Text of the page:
It is important to which kind of documents are not considered valid for closed-loop cruises. They include: Baptismal papers, hospital certificates, voter registration cards, and Social Security cards. Make sure to have an EDL, government-issued birth certificate, or passport as proof of citizenship. You'll also need a government-issued driver's license or picture ID denoting photo, name, and date of birth.

Among the destinations outside the contiguous US that can be accessed through closed-loop cruises as of this writing are Alaska, Bermuda, Canada, Hawaii, Mexico, and most Caribbean islands.

Many major cruise lines offer at least some closed-loop itineraries, including Celebrity Cruises, Disney Cruise Line, Holland America Line, MSC Cruises, Norwegian Cruise Line, Princess, Royal Caribbean, and Viking Cruises. When browsing for a cruise through the line of your choice, you'll want to limit your search to the available closed-loop itineraries.

That said, bringing a valid passport with you on a cruise is still encouraged, even if it isn't explicitly required. You never know what could happen on a trip, and a passport will always give you more options in the event of something not going according to plan. And before you book your cruise and bank on not needing a passport, you'll also want to confirm with the cruise line that you hold the documents required to take part in the itinerary you've selected.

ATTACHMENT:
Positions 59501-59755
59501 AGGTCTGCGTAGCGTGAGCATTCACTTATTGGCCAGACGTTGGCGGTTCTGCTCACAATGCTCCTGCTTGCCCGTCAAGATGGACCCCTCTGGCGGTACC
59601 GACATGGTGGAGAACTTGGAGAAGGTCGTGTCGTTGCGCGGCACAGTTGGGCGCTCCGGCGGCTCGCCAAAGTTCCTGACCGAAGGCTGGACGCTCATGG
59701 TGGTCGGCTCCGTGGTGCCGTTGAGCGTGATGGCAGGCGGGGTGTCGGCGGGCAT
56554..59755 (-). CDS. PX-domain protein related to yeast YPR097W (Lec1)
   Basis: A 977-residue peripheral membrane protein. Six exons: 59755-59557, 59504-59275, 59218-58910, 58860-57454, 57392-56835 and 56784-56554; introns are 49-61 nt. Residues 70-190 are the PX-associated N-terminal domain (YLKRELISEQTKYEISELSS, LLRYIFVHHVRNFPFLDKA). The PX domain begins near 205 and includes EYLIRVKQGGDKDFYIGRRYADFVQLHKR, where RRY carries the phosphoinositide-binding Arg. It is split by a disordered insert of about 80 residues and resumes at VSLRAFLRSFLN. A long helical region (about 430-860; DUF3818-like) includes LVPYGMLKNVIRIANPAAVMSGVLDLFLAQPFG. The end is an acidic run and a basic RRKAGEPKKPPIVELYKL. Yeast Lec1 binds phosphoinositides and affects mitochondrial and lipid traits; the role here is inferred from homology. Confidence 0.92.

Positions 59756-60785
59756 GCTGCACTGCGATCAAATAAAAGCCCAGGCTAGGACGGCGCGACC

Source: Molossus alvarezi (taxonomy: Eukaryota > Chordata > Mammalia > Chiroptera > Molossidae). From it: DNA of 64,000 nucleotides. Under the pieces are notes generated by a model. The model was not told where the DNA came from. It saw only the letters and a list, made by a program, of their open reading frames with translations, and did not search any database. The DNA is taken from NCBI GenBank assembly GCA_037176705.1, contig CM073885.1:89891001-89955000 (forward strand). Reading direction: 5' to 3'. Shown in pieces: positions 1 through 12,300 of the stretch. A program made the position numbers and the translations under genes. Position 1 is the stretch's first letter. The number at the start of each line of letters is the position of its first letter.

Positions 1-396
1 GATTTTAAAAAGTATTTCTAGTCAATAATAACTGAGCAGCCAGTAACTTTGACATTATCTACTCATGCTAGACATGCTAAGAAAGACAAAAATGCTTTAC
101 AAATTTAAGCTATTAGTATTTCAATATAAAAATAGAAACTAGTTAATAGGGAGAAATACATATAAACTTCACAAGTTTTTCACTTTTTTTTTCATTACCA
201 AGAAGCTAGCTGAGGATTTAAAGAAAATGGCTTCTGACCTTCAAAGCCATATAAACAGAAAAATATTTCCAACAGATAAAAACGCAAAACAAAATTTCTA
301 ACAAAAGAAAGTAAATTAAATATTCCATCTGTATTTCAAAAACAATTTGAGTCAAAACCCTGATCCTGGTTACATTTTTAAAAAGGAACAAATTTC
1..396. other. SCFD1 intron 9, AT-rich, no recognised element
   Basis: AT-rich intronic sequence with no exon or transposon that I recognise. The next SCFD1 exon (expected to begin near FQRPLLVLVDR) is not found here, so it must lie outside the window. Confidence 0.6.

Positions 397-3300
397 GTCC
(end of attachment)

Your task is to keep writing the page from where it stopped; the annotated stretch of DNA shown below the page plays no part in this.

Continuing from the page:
If all else fails...

Of course, there's still plenty to explore in the good ole United States, as well. If you need to feel inspired, we've gone ahead and ranked all 50 states by their beauty for you and also identified the least-visited states that still deserve a spot on your bucket list.

Looking for more travel tips?

Whether you need help sneaking weed onto a plane, finding an airport where you can sign up for PreCheck without an appointment, or making sure you’re getting everything you’re entitled to when your flight is canceled, we’ve got you covered. Keep reading for up-to-date travel hacks and all the travel news you need to help you plan your next big adventure.

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Joe Erbentraut is the Editorial Director of News at Thrillist. He is a graduate of the University of Wisconsin's School of Journalism and his writing and editing has also been featured in Fodor’s, the Village Voice, HuffPost, and Chicagoist. Joe is obsessed with soup, specifically when it involves lentils. Follow Joe on Twitter.
Opheli Garcia Lawler is a Staff Writer on the News team at Thrillist. She holds a bachelor's and master's degree in Journalism from NYU's Arthur L. Carter Journalism Institute. She's worked in digital media for eight years, and before working at Thrillist, she wrote for Mic, The Cut, The Fader, Vice, and other publications. Follow her on Twitter @opheligarcia and Instagram @opheligarcia.